While they were made from recycled shell casings, I don't believe they were made JUST from recycled casings. The casings probably just made up part of the melt but it could be used as a PR propaganda point to show that they were doing their part (recycling) to help with the war effort. A LOT of the things done during the war were more symbolic than something that actually had a real effect on the war effort.
    Cheech9712 and mlov43 like this.
  15. Lon Chaney

    Lon Chaney Well-Known Member

    I heard that it never actually happened. Yes, the alloy was definitely changed in 1944/45, but it never actually came down to using spent shell casings. The war ended before it actually happened.
    But I could be wrong.
  16. medoraman

    medoraman Supporter! Supporter

    While its hard to believe shell casings from rifles or even artillery were brought back for this purpose, I heard it was ship shells. The large Missouri class battleships had enormous casings for their main guns, and when they restocked the spent casings were offloaded. THat is more plausible, but I agree it was probably mainly a PR move, like much of history.
  17. scottishmoney

    scottishmoney Bammed

    Silver was dirt cheap during the war, but the coins were allegedly supposed to be recalled after the war to be melted down for their silver - but in reality they never were recalled and continued to circulate up into the 1960's and well still do to some extent - I have found a couple of hundred of them since January in nickel box searches.
  18. desertgem

    desertgem MODERATOR Senior Errer Collecktor Moderator

    Chris, I believe the shell itself, in the main guns ( such as 16") were separate, backed by large packs of wadding and then even more packs of propellants( powder), not individual shells with powder and primer in a casing. The smaller guns such as the 5" and I believe the 8" did have casings and self contained powder/primer.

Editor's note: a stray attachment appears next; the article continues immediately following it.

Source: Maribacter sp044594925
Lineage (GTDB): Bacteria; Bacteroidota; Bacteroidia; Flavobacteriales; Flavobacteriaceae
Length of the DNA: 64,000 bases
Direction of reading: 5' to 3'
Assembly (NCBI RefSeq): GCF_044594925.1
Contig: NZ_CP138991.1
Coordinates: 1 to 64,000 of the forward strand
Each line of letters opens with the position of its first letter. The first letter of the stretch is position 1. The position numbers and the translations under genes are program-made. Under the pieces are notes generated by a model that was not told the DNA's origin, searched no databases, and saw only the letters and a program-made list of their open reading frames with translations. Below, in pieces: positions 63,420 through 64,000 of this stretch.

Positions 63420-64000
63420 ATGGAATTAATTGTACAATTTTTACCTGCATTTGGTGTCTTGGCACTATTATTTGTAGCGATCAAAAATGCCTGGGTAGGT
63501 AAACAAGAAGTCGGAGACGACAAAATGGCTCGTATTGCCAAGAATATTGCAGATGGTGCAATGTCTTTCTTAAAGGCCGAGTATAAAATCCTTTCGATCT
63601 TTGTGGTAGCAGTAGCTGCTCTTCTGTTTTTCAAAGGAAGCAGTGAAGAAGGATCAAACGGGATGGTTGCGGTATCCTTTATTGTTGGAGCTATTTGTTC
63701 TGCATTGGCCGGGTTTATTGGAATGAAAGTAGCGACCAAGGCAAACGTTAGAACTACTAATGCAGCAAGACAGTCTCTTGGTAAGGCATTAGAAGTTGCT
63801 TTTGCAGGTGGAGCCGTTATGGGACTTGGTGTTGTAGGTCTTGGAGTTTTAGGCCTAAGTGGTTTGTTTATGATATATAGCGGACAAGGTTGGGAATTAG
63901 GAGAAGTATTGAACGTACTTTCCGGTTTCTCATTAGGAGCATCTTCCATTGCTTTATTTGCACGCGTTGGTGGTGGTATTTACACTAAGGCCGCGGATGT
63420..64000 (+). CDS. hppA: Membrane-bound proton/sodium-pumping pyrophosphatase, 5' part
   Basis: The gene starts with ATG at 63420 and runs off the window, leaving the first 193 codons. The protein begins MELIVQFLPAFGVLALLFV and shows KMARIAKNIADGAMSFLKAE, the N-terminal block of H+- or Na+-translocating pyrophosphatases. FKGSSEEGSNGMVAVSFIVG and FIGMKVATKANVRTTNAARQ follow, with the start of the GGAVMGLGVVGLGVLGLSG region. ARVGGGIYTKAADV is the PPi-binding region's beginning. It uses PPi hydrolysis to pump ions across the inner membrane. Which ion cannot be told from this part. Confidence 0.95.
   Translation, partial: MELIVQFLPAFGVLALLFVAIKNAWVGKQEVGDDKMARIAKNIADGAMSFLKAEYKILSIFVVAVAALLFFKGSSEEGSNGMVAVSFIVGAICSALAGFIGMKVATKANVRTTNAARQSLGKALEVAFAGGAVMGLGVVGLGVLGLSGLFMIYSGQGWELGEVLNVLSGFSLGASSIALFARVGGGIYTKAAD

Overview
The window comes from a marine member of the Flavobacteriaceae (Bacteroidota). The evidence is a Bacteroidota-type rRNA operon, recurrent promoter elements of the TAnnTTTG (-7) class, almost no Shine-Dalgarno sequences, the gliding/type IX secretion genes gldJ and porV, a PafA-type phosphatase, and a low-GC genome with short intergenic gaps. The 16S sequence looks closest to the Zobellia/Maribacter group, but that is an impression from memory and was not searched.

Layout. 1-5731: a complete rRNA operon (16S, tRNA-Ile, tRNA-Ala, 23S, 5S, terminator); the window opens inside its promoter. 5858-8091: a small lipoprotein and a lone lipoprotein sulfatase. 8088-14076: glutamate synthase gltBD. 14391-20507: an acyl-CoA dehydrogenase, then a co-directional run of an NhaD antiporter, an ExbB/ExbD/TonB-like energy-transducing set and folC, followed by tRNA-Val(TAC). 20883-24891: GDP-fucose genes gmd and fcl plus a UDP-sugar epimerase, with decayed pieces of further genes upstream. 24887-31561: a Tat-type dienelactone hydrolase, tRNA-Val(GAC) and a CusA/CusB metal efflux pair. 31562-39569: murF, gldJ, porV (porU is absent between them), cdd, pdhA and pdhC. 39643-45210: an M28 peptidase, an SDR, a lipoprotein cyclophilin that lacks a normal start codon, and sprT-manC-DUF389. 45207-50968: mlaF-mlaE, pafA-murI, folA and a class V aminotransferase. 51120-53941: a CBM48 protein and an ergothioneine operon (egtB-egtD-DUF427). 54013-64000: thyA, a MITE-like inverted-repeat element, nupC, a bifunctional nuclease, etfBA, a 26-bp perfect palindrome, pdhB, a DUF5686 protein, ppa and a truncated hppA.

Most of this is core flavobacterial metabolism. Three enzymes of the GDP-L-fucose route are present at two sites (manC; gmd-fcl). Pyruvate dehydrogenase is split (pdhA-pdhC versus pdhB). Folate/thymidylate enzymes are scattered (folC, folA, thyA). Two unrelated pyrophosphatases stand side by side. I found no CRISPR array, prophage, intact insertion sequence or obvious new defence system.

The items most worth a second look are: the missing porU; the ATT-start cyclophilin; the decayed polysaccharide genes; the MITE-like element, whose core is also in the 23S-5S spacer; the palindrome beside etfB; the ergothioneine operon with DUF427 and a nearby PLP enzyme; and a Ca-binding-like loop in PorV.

19. scottishmoney

    scottishmoney Bammed

    It was a lot more hype than reality. The propagandists in the government wanted the population to believe that they were inconveniencing troops in the field by making them save their shell casings so they could be sent back to the states to be made into pennies. I don't doubt that shell casings were melted down for their copper for pennies, but cannot imagine in the heat of battle that someone went around scouring up all the spent casings to send back to the states.

    BTW I have the base of a 5" shell from 1944 that was made into an ashtray by my uncle who served in the Seabees in the Pacific then.
    capthank and Sasquatch like this.
  20. medoraman

    medoraman Supporter! Supporter

    Yeah, you are right. I forgot the large guns were like 3 bags of black powder and no casings. My bad. Still, battleships had lots of guns, and gathering up shells from there would have been much easier to achieve than trying to gather them from a land battlefield.
  21. GDJMSP

    GDJMSP Numismatist Moderator

    You have then read the same thing I have. It was planned to happen, but there was not even 1 cent ever made from recycled shell casings.
    I_like_Morgans likes this.